While White soaks in the tub, Ivy sits behind him, scrubbing his hair with shampoo. White goes under the water to wash the shampoo out, and when he resurfaces he finds Ivy holding his gun. She points it straight at him, telling him that it’s time to let her go. He, of course, tries to talk her out of it — and references a prior miscarriage while doing so. As he drew near, I yelled at my television: Kill him! Kill him! Oh, she better kill him. And she pulls the trigger! But to no avail. There are no bullets inside. There never were, White says, before smashing her head against a wall and leaving her unconscious on the bathroom floor.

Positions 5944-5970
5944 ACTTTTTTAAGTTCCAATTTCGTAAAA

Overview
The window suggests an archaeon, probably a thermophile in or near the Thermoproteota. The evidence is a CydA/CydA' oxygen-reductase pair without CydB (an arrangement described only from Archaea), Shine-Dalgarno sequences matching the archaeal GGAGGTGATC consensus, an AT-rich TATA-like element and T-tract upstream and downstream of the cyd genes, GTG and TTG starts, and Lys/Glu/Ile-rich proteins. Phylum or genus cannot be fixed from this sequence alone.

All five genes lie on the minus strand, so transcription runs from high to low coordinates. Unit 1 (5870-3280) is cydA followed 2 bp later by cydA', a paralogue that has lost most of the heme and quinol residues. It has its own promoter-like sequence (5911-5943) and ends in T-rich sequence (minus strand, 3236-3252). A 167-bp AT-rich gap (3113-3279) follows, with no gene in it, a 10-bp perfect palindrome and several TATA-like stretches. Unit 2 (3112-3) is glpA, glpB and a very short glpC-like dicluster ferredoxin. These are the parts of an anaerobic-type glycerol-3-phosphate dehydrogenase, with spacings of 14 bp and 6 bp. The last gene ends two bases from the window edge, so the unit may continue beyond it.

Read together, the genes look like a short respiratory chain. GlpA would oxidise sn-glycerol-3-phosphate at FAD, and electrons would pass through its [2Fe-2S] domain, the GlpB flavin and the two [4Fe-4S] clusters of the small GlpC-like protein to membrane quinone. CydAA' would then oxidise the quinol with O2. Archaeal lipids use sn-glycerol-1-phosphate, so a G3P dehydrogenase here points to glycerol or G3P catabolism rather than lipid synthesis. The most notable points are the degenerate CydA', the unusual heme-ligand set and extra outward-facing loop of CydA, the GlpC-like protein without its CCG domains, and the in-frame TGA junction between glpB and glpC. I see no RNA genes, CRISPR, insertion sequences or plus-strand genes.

Meanwhile, Carne practically drags himself out of his hospital bed and back to the police station. (Merchant’s wounds are more serious and require further medical attention.). At the station, Carne pleads to question Phoebe in the hopes that she can lead him to White’s hideout. Although he’s turned down, he decides to try anyway. He has Phoebe draw the house and asks her what she saw out of the window. She takes the paper and draws a very tall tower. Right at that moment, Carne’s boss pulls him out of the interview. A frustrated Carne tells his boss to check Lockleaze, a Bristol neighborhood with a very distinctive tall tower. Afterward, he heads to the hospital to check on Merchant, who seems to have taken a turn for the worse. He sits by her bedside, waiting for her to wake up.